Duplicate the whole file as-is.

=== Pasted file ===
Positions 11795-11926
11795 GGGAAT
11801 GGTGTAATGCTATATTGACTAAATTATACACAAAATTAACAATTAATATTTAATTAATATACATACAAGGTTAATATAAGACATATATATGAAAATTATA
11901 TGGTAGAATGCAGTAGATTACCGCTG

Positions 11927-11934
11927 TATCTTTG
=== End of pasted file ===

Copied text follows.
Positions 11795-11926
11795 GGGAAT
11801 GGTGTAATGCTATATTGACTAAATTATACACAAAATTAACAATTAATATTTAATTAATATACATACAAGGTTAATATAAGACATATATATGAAAATTATA
11901 TGGTAGAATGCAGTAGATTACCGCTG

Positions 11927-11934
11927 TATCTTTG